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Reviewed by Fred Phillips for Readers' Favorite
War Babies by Richard Pells covers well-trodden territory, but does so with a difference. America and the world went through a transformative period in the 1960s and 1970s. The history of this time has been written about extensively, but most of it has been told as if the events and changes were the product of the Baby Boomer generation. However, Pells rightly points out that many of the people causing the changes were actually members of the War Baby generation (born between 1939 and 1945). Though this generation covers a much shorter span of time, war babies were instrumental in changing culture, music, movies, and politics. Using several key figures from that time, including Bob Dylan, Joan Baez, Marin Scorsese, Robert De Niro, Faye Dunaway, John Kerry, Nancy Pelosi, and Dick Cheney, War Babies details their lives and careers, and the way they changed America forever.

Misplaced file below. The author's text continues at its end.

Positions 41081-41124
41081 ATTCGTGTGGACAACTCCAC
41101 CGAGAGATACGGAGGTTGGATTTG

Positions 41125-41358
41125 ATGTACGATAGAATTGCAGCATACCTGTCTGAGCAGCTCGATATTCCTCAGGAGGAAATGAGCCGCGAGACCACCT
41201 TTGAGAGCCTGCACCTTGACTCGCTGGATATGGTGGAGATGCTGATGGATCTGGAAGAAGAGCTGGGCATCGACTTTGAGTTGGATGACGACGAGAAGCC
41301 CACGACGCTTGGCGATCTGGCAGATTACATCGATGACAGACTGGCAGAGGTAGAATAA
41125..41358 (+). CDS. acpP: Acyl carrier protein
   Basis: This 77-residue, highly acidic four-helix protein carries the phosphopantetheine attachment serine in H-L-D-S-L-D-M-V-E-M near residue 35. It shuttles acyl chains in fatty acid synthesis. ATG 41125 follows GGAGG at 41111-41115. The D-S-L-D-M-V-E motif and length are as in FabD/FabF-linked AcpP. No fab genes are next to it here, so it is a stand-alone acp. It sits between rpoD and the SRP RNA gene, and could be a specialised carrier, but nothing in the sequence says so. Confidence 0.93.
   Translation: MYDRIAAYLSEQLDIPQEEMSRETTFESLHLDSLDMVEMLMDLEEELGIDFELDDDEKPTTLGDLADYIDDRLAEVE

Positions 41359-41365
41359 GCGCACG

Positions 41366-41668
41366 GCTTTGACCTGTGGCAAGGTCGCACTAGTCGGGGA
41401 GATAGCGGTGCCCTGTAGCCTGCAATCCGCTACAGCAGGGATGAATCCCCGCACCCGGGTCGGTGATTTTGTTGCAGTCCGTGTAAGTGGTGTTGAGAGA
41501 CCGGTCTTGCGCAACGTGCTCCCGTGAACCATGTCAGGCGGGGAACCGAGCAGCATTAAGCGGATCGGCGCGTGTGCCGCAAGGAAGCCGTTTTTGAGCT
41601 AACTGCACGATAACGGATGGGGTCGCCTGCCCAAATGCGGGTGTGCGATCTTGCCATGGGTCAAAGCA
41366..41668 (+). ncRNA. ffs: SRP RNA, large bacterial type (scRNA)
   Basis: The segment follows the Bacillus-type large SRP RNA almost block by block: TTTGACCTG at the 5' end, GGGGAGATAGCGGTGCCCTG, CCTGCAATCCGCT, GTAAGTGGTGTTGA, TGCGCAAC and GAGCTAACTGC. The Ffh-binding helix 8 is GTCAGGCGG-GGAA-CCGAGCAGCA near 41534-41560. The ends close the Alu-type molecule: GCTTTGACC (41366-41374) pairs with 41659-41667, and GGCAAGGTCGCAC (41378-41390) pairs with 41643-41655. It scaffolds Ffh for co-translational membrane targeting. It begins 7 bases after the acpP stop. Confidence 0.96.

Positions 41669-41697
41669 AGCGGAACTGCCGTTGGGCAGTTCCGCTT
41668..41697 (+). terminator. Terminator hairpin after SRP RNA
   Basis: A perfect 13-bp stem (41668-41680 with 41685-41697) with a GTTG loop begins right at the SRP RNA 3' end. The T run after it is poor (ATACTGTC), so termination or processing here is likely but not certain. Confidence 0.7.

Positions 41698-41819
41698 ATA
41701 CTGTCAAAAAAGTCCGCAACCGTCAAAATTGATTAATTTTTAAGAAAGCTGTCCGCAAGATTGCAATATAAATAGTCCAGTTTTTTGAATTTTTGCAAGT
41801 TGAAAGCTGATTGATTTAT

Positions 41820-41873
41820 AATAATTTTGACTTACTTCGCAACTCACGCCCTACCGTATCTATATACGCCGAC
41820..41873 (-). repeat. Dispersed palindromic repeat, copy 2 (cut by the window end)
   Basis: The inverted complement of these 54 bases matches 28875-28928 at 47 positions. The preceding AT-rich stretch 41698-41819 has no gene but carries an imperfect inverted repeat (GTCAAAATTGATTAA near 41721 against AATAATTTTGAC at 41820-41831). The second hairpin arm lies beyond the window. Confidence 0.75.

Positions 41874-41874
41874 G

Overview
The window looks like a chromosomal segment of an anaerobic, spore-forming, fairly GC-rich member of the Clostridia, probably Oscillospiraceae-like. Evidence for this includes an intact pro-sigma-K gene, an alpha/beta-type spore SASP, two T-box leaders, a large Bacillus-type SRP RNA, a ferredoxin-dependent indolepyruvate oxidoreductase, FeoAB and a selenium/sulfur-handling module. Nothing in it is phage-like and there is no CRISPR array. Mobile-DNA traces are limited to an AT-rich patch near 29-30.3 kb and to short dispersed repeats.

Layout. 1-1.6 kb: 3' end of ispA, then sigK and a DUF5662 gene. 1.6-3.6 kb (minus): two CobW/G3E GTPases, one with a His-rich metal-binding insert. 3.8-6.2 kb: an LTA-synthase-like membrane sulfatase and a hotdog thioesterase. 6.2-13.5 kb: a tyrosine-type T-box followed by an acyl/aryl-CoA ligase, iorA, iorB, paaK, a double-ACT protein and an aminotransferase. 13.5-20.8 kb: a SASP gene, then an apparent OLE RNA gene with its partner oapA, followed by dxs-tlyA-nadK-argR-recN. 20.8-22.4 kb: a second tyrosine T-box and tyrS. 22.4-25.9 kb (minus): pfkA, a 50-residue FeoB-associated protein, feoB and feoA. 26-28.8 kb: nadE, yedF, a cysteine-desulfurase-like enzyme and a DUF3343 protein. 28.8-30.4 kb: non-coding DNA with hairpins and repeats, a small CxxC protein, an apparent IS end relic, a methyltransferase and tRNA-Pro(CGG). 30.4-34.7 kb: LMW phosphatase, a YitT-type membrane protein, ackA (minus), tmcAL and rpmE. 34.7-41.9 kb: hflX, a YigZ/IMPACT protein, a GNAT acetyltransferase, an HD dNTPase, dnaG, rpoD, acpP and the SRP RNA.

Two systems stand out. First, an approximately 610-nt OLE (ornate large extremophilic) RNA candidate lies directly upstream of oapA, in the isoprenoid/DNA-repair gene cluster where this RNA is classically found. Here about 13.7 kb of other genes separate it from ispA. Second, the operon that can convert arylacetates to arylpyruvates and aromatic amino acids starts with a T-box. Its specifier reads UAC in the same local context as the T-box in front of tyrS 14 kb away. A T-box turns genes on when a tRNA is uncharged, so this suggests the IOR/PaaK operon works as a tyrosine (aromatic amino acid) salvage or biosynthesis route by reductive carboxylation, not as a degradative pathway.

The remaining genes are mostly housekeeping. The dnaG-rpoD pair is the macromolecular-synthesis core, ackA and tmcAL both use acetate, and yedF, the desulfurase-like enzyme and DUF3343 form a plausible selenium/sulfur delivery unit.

War Babies is effective in conveying the early years of each person and showing how they rose to their prominent place in American lore. It covers history that most of us know, but provides key insights and information that gives us a fresher, and perhaps better, view of the Sixties and Seventies. Richard Pells is not only concerned with giving us a new perspective on this important era in American history, he is also proudly defending his generation. His main theme is that the War Baby generation created the cultural and political framework in which we live today. This is a long overdue book on a generation that seems to have slipped between the cracks, and it is both interesting and enlightening to a Baby Boomer like myself.